Mountaineers put muscle, love into clubhouses
Outdoors group built ‘cozy place’ in mountains
In 1939 the outdoors club Spokane Mountaineers bought 40 acres on Mount Spokane, leading to construction of a present day landmark.
The idea for a club lodge surfaced in 1925. First, the Mountaineers built what was called the ski shack, near where the present day chalet sits about 300 yards from the public road. By the year’s end, the members had cleared a slalom slope.
Soon the first of several member-built ski tows was ready: a 600-foot cable tow powered by a Model A Ford engine.
Construction of the current chalet began in 1949. Although Mountaineers historian Lorna Ream didn’t become a member until 1959, she is familiar with its past and remembers her times there fondly.
“It was great having a home away from home in the mountains, with great congenial Mountaineers who loved the snow and loved to ski and have fun,” says Ream. “It was a warm cozy place.”
The new 30-by-50-foot, two-story lodge was the product of many energetic work parties, complete with kitchen, living room, upstairs sleeping facilities and a basement. There never was plumbing, though. A gravity-flow water line to the kitchen was attempted one year but it froze. In the 1960s a big, lighted, four-holer outhouse replaced the original. Ream bought pink and blue toilet seats for the women’s side.
That was when the chalet was the gathering place, reflects Ream. She and her family used to stay overnight almost every Saturday during the winter, as did many others. Year-round at the chalet they held potlucks, work parties, slide shows, and even some dancing.
“I used to hold the needle down on the phonograph because the floor would bounce as we danced in our boots,” smiles Ream.
The chalet soon boasted decorative balconies and big lights for night skiing. Brown paint and Swiss-style white trim enhanced the “chalet” image. Early on there was no wallboard inside, so tiny piles of snow blew in onto the sills and tables during storms.
A large two-barreled living room stove kept the place plenty warm. But much to the amusement of the “old-timers,” the younger members thought it was ugly, and replaced it with a small wood stove with far less heat-radiating capacity.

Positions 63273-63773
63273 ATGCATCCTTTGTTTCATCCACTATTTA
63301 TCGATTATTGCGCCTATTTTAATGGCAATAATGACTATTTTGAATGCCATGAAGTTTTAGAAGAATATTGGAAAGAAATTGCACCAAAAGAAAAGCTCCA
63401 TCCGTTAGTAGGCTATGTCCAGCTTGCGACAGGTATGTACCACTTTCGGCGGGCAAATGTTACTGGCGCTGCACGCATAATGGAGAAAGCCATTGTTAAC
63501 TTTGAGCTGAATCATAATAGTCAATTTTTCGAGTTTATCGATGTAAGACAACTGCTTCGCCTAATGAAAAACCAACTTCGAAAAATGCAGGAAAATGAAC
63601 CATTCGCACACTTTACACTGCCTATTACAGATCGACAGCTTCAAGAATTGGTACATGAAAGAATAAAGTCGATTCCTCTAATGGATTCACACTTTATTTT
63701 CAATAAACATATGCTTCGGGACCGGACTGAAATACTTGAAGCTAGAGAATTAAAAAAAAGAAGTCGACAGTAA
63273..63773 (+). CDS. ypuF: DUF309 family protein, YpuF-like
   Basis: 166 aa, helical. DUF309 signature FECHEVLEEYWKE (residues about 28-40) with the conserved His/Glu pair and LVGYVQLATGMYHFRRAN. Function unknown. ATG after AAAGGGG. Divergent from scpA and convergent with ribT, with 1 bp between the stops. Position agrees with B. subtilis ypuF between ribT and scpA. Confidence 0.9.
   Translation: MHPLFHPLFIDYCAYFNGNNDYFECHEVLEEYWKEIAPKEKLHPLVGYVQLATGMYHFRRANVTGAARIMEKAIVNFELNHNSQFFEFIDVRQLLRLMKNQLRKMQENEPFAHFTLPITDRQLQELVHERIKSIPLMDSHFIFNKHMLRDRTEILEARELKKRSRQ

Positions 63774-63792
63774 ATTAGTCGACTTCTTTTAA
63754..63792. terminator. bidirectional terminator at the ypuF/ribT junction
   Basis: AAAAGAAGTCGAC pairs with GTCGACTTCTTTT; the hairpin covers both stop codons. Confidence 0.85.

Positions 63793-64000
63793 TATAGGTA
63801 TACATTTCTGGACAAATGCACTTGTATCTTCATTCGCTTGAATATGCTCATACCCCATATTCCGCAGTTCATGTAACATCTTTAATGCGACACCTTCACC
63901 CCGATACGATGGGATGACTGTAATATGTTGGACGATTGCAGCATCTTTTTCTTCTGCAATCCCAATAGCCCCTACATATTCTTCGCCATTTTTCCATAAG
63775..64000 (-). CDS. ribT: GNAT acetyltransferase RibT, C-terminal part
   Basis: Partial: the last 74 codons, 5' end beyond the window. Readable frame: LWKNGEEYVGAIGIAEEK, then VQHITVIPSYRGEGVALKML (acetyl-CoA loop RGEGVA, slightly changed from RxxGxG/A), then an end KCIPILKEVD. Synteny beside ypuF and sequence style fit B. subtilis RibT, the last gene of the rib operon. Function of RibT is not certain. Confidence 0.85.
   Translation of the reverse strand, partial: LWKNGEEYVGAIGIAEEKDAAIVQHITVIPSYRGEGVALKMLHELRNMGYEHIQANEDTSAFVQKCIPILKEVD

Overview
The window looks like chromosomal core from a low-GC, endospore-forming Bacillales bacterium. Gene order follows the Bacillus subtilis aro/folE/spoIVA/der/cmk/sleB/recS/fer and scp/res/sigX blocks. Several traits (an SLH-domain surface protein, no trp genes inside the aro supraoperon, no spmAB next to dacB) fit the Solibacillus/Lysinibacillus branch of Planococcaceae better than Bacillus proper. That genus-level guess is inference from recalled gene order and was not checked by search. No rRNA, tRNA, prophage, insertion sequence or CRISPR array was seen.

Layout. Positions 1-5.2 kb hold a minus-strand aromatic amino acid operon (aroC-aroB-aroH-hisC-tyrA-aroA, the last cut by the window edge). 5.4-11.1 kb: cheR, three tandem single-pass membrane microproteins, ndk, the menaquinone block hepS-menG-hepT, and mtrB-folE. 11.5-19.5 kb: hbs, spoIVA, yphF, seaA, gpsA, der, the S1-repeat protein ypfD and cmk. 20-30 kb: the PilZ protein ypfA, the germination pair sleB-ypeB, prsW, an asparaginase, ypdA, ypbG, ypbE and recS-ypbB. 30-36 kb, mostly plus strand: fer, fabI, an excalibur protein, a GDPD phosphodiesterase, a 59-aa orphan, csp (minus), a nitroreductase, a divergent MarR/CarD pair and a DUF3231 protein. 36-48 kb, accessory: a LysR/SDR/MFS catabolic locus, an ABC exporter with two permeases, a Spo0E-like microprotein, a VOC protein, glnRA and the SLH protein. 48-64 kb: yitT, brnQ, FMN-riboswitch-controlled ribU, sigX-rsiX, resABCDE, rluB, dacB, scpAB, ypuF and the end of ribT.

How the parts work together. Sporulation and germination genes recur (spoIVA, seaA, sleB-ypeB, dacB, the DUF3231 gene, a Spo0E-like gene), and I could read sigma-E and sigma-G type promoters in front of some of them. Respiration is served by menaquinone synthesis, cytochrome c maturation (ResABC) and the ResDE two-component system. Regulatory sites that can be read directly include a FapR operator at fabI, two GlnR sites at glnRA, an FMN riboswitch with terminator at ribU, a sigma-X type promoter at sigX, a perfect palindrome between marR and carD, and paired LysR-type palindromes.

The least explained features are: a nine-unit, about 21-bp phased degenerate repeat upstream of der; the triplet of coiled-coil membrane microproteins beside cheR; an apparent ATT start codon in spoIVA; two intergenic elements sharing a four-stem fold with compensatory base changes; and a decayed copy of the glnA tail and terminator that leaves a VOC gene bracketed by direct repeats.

In 1961 the slope again swarmed with volunteers; this time to build the Elwood Ryker Ski Tow: a 1,100-foot electric-powered, very-modified T-bar type named after the member who was designer, master mechanic and construction supervisor.
“Once you got the knack of grabbing the rope, passing it around your body and hanging on for the ride, it was a great reward for our construction labors,” recalls Ream.
Members donated almost all of the furnishings and appliances. In 1962 Ream and her husband donated the first electric range to the chalet. She and others sewed curtains from old target-backing material from Fairchild Air Force Base. Cot and bunk mattresses were wrapped in heavy plastic to deter shredding by rodents.
“One interesting thing they did was an ongoing exchange of furniture,” mused Bill Fix, keeper of the Mountaineers library from 1961 to 2007. “Overstuffed chairs, that kind of thing. Even sofas.”
Though in winter members skied, snowshoed or just plain trudged in with heavy packs of food and sleeping gear, they didn’t think of themselves as rugged.
“It was fun,” Ream reminisced. “We were like one big family in the early days. Remember, membership hovered only around 100 then.”
Major changes came in 1990, when members replaced wood siding with white vinyl, insulated walls and ceilings, installed new wiring and lights, and built a large deck with a scenic view.
The chalet is a quieter place now, with a small forest filling the old downhill runs. Running ski tows took much effort and repair work. Nordic skiing became very popular, and the public Selkirk Lodge was built nearby, to which one can drive in winter. Downhill skiers became more affluent, with vastly improved choices in chairlift-served slopes and amenities an easy drive away.
But the chalet is still a much-loved place. Hiking, skiing and snowshoeing parties still often begin and end their days at the chalet, and the Mountaineers annual retreat is held on its premises. Co-chair Steve Fenick of the Spokane Mountaineers chalet committee sums up his sentiments simply.
“Just 45 minutes from Spokane there is another world, where for the price of a Mountaineers membership you have access to the chalet and a million dollar view,” he said.